Monday, February 17, 2014

First Post, an Introduction

A little about me before we get started.

I'm 25, newly single, and I've been a homebrewer for about four and a half years, starting with extract back in college and quickly moving to all-grain as soon as I could. I love beer, and would eventually like to make it my fully sustaining career moving eventually towards opening up my own brewery (I know, an original idea). I currently work for a World of Beer (which is a chain bar based in Florida, focusing on having fifty drafts and five-hundred bottles). It's nice to be immersed in such a huge selection of beers and general beer nerdiness. I am currently studying for the second level of the Certified Cicerone program, which has been a wonderful platform with which to learn the in's and out's of beer. 

I've brewed a lot of beer, all in five-gallon batches, and keg all of it. I am looking into doing 10-gallon batches, which will allow for a lot more experimentation with adjuncts. I have what is basically shaping up to a small brewery/bar in my one-bedroom apartment's living room (which I am very proud of). It is complete with a four-tap keezer, which I use to serve and force carbonate all of my beer, in addition to storing some bottles, a small fermentation chamber that can hold two six and a half gallon carboys, a blow-off tube going into a growler, a stirstarter and a 2000ml Erlenmeyer flask for making yeast starters. This is in addition to a giant garage shelf that I use to hold and organize my equipment. I've included some pictures below.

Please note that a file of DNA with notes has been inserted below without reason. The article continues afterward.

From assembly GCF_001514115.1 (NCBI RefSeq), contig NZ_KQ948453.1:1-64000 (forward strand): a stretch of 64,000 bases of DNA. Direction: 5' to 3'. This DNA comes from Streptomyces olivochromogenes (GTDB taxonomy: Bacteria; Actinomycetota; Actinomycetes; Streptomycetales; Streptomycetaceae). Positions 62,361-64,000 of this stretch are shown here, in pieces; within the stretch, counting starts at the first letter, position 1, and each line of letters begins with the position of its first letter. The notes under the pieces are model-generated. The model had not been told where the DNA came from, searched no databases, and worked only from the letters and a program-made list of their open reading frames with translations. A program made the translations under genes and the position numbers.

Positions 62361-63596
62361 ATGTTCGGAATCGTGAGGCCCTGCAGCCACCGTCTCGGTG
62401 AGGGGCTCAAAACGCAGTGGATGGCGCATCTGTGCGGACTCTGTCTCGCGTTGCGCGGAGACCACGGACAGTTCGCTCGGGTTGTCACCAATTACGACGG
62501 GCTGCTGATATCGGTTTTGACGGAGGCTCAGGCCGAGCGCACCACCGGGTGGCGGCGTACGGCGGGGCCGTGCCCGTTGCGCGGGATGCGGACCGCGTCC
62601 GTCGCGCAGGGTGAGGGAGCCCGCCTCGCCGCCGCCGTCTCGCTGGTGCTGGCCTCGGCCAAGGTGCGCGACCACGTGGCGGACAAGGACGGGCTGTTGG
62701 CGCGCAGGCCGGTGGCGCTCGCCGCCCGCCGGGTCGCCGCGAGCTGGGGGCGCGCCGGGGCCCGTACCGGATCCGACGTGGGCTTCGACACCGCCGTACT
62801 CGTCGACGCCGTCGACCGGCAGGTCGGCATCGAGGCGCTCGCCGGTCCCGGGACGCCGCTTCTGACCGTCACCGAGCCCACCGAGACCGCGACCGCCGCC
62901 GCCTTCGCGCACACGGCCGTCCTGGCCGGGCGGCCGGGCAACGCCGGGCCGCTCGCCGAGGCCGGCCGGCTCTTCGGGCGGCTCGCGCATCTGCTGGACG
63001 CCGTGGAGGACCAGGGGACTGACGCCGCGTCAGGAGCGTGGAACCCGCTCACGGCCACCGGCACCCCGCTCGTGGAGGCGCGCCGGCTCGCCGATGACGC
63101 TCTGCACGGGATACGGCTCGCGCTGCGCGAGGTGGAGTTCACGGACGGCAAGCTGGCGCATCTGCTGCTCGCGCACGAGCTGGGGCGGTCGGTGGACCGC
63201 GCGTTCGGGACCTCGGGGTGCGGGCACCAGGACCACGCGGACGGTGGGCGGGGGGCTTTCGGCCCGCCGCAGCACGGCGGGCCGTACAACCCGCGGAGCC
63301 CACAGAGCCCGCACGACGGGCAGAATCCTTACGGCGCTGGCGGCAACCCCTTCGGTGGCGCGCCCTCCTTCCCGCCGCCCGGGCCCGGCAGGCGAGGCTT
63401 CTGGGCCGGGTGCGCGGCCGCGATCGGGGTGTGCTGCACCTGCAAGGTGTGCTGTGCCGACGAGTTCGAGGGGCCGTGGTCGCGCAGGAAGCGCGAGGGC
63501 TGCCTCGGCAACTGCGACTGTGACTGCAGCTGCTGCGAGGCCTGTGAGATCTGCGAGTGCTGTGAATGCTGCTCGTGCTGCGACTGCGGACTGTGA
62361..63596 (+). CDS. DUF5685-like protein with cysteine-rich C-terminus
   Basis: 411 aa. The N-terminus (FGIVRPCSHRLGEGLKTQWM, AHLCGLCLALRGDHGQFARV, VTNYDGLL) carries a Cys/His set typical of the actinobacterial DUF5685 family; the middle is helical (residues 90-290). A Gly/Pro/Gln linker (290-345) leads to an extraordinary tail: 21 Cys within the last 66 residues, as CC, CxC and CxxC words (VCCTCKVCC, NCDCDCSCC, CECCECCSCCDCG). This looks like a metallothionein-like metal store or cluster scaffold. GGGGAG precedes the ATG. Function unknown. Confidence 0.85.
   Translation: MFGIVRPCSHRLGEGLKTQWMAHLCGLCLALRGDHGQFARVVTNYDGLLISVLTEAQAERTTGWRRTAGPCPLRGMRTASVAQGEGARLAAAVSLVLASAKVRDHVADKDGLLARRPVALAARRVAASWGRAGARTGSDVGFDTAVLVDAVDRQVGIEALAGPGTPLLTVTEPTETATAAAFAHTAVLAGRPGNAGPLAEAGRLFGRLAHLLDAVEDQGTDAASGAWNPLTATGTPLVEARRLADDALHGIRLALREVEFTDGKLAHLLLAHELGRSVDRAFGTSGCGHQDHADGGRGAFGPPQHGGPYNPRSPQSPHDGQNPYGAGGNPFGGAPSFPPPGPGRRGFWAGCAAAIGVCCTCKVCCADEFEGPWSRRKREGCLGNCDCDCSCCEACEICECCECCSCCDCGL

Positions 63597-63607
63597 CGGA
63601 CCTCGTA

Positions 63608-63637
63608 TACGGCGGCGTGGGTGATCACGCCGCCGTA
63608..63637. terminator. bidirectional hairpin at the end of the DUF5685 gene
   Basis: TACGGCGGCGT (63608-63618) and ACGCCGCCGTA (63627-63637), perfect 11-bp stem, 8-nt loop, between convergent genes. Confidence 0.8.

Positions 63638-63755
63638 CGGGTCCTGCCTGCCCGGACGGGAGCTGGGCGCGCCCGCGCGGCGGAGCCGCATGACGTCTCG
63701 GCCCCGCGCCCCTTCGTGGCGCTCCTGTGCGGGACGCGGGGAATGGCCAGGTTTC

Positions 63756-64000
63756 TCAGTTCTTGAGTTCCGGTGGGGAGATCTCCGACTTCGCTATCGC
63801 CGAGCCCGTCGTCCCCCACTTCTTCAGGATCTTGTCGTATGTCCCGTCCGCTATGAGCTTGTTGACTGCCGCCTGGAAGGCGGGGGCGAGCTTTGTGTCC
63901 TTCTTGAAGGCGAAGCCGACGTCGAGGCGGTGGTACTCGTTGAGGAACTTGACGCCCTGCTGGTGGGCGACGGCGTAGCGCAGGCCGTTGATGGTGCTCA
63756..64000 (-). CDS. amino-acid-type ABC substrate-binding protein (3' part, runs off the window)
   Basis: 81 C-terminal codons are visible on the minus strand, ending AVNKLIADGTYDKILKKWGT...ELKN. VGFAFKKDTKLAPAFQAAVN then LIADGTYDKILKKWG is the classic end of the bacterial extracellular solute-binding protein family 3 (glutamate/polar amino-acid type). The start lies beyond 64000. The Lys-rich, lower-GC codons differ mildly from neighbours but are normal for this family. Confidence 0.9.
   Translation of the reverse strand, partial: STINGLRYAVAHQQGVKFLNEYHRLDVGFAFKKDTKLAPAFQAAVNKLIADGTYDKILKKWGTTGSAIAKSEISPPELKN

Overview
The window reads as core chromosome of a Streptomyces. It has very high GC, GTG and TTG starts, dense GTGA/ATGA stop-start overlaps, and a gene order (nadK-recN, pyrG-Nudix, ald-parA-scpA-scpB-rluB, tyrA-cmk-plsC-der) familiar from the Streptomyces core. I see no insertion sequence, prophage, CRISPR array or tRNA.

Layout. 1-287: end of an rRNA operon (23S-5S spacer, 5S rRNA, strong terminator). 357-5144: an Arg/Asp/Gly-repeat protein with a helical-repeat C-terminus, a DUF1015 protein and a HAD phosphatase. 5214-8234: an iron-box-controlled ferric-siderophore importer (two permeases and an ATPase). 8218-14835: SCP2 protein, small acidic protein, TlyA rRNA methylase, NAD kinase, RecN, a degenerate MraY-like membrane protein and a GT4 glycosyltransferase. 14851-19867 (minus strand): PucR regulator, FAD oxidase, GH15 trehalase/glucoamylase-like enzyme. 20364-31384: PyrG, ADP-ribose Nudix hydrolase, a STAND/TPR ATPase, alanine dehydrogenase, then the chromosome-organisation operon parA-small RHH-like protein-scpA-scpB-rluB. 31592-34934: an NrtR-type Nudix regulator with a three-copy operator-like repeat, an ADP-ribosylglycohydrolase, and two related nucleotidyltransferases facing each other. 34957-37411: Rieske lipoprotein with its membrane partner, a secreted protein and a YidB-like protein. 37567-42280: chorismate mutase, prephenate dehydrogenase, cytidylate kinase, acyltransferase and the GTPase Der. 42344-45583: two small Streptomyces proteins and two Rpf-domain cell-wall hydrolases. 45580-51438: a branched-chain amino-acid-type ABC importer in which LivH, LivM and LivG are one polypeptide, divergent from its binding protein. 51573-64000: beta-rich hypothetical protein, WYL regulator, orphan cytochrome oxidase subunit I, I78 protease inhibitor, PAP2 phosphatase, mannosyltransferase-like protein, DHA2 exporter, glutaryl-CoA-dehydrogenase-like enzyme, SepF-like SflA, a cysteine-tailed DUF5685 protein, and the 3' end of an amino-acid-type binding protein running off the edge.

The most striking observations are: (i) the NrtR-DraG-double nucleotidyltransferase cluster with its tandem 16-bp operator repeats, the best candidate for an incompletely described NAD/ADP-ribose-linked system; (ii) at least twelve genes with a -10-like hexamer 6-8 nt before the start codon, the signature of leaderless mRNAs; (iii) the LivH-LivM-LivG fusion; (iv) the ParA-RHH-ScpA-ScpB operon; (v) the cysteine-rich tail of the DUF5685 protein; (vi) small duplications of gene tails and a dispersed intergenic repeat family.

As most of you know, but some may not, fermentation is the most important aspect of brewing beer. Yeast, in order to be happy and make sweet sweet booze, need to be away from light, in a temperature controlled environment and sanitary. Having  an old kegerator that I've converted into this works wonders for the quality and consistency of my beer. 

This is a four-tap keezer build, which is pretty straightforward once you understand the mechanics behind kegging and building a balanced draft system from scratch. Looks cool, but it's pretty simple. I'll do a post detailing how I built it soon. It has done absolute wonders for my brewing in as far as convenience, and reminding me that I currently have three taps open, so I need to get brewing! 

Looks disorganized, but it's not. I'm just sort of a messy person. Everything that I need is right there though. It's like having a pile of clothes on the floor. Looks terrible, but super functional. 
Lastly, I have to say that I live in a great beer town. Jacksonville, Florida has over seven breweries, including Green Room Brewing and Engine 15 which are within biking distance of my apartment. Bold City is by far the biggest, brewing on a 20bbl system and having the most brand recognition in north Florida. Intuition is probably the most celebrated, due to the quality of their core brand canning. Green Room is my personal favorite, simply because I think they brew wonderful beer and are amazing people. We have a very interesting and lively homebrew club, called the Cowford Ale Sharing Klub (C.A.S.K.) and two homebrew supply shops, called Just Brew It. Without these breweries and the readily available advice and guidance from brewers and helpful enthusiasts, I would not be brewing the beer that I am today. 

With that, I think I've done enough groundwork to start talking about my own beer next post. I think I'll do a post updating with my first double-batch on Tuesday, 2/18! 

Happy brewing!

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